Meanwhile, much more sinister things are afoot back at the palace. An older man named Stymas pays a visit to Pasiphae. He meets her in her bedchambers, but there’s nothing romantic going on between them. In fact, an affair would be way better than what does actually happen. Stymas has a delivery of a very slow-acting poison for Pasiphae. Pasiphae accepts the delivery, and she kills Stymas to make sure he will never tell anyone about the delivery he just made. We later see Pasiphae mix the poison into a drink that is consumed by King Minos. I guess this means that Alexander Siddig is not long for the show, which is a shame, because I have really enjoyed his nuanced performance. It’s clear he has done horrible things in the past, but his love for his daughter is pure and is his primary motivation now. It’s been fun to see just how much Siddig has grown as an actor since his “Star Trek: Deep Space Nine” days.

Through the middle of the episode, we see a bunch of Pancratium battles featuring Jason and Heptarian fighting various opponents as they inch closer and closer towards ultimately fighting each other. Heptarian has significant Pancratium experience, so he makes it through most of his opponents with relative ease. Jason continues to be victorious too, but at a cost. At one point, he separates his shoulder. Medusa delivers some herbs to help ease Jason’s pain, and she’s impressed to see that Hercules of all people knows exactly what is wrong with Jason and how to fix it. She still (understandably) doesn’t want to talk to him, though. Throughout this episode, Medusa does gradually warm back up to Hercules, and by the end of the episode, they’re quite chummy again, although I’m not entirely sure he deserves it.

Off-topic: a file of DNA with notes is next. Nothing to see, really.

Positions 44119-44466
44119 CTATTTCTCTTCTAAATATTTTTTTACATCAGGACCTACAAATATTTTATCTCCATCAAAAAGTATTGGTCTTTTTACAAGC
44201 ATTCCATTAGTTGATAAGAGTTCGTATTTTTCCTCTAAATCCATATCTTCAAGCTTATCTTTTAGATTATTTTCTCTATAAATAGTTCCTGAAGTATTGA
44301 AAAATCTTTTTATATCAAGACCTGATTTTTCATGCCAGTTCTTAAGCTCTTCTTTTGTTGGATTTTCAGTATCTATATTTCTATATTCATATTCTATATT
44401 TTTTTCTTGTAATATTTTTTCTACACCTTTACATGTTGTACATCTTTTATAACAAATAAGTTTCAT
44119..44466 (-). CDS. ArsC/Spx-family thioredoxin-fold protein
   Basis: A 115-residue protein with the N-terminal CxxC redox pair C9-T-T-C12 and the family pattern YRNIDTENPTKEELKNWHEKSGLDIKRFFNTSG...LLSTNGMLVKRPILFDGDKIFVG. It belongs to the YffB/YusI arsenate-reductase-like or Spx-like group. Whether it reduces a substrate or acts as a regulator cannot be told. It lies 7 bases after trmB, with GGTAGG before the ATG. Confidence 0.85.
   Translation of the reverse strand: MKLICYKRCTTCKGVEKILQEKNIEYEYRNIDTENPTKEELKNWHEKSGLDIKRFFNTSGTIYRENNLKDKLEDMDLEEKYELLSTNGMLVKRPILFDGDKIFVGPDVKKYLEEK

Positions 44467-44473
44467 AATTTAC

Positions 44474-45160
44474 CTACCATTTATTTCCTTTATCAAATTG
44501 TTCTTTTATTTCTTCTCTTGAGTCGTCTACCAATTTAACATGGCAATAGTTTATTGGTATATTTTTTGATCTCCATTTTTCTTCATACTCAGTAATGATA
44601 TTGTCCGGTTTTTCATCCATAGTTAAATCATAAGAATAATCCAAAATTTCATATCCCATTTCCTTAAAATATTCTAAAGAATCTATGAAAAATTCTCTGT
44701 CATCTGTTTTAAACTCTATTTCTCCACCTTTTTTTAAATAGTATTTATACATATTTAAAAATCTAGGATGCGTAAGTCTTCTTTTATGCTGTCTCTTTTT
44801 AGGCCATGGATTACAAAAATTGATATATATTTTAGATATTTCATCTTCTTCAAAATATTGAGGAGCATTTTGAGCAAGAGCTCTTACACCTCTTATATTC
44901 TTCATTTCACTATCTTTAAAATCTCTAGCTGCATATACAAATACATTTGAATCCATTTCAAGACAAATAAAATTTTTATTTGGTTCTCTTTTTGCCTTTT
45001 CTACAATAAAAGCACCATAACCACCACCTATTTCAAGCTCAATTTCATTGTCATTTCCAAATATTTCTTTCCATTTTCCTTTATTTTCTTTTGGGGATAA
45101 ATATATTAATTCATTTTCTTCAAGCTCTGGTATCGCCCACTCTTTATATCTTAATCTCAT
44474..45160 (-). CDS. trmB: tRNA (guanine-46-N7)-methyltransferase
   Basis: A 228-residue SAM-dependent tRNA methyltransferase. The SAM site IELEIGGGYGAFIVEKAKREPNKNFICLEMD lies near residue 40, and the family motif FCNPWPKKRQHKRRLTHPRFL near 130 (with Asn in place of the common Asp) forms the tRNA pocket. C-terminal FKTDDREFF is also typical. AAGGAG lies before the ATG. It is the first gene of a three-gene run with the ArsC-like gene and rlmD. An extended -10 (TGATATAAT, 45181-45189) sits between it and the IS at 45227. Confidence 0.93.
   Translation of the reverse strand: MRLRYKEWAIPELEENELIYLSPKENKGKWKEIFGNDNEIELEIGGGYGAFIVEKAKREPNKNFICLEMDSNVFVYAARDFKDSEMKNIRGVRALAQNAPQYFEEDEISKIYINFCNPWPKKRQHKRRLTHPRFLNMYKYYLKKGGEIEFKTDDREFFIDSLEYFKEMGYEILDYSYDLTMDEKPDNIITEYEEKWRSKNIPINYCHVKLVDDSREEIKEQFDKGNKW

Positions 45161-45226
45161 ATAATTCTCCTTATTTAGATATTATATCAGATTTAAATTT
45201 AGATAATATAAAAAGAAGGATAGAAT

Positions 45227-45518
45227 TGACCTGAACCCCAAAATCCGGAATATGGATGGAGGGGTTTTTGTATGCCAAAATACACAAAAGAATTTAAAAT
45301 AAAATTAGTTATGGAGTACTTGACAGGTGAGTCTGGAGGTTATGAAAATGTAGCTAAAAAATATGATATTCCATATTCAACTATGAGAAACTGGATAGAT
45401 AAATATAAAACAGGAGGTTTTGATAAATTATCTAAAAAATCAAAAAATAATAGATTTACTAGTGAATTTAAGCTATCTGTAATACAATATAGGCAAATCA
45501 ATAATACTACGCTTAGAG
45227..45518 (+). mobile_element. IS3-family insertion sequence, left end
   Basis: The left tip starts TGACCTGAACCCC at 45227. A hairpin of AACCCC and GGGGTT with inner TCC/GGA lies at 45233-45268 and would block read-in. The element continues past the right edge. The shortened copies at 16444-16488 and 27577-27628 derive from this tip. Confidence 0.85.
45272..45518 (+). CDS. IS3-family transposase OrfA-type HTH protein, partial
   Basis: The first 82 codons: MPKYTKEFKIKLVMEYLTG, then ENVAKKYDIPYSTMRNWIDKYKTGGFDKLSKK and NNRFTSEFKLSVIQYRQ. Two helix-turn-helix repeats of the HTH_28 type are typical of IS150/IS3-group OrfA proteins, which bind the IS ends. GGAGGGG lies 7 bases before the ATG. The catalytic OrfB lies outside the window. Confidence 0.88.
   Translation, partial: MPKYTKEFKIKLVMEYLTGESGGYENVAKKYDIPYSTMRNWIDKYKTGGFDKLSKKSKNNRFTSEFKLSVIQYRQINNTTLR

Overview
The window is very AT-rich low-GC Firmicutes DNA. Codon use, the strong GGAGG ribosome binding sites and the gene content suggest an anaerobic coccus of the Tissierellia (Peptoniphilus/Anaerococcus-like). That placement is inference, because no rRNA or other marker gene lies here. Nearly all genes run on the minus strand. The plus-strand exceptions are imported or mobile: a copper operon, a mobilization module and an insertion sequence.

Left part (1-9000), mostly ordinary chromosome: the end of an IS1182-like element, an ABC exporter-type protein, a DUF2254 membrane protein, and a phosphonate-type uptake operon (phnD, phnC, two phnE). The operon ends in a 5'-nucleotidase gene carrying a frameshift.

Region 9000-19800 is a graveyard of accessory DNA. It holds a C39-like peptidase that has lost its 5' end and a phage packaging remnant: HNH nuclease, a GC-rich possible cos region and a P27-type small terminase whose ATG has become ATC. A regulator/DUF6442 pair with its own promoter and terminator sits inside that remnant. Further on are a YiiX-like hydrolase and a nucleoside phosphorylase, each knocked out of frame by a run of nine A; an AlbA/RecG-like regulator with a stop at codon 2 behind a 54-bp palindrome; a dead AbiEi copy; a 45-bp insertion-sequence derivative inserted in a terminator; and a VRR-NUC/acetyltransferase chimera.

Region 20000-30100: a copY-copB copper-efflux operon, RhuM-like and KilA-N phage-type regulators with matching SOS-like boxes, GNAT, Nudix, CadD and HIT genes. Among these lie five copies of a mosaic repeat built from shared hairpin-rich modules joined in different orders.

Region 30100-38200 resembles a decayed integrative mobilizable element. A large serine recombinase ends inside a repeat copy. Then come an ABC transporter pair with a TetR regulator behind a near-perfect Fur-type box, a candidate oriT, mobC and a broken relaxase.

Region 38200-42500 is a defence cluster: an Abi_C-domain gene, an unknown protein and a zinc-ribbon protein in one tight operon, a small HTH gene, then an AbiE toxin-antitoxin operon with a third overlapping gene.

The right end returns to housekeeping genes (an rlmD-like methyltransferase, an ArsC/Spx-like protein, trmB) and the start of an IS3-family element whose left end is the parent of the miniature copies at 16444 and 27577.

Eventually, Jason and Heptarian are the final two contestants, and King Minos announces that they will fight the final battle the next morning. Heptarian has gotten a little too angry and murdered at least one of his opponents, so the crowd is firmly on Jason’s side. In the evening before the final match, Jason and Pythagoras talk about what is going to happen the next day. Jason still wants to win the match and Ariadne’s heart, but Pythagoras disabuses him of that notion. Because Hectarian supposedly has Poseidon on his side and is betrothed to Ariadne, he has to win. Jason and all his friends would be dead by the end of the day if it went down any other way. Ariadne, meanwhile, goes to pray for Jason.

The fight between Jason and Heptarian is pretty epic, and there were several moments where it looked definitively like one of the two men would prevail. Ultimately, however, it ends in a draw because Jason found himself in a position to draw blood and chose not to so his friends would be spared. After the fight, Ariadne gives Jason the necklace back and gives him a brief kiss before going to confront the whole betrothal situation. She tells King Minos and Pasiphae that she can no longer marry Heptarian. Clearly he wasn’t Poseidon’s choice for her if he didn’t win the Pancratium. King Minos accepts this, but in an aside, Pasiphae tries to threaten Ariadne. Ariadne says she’s not afraid anymore.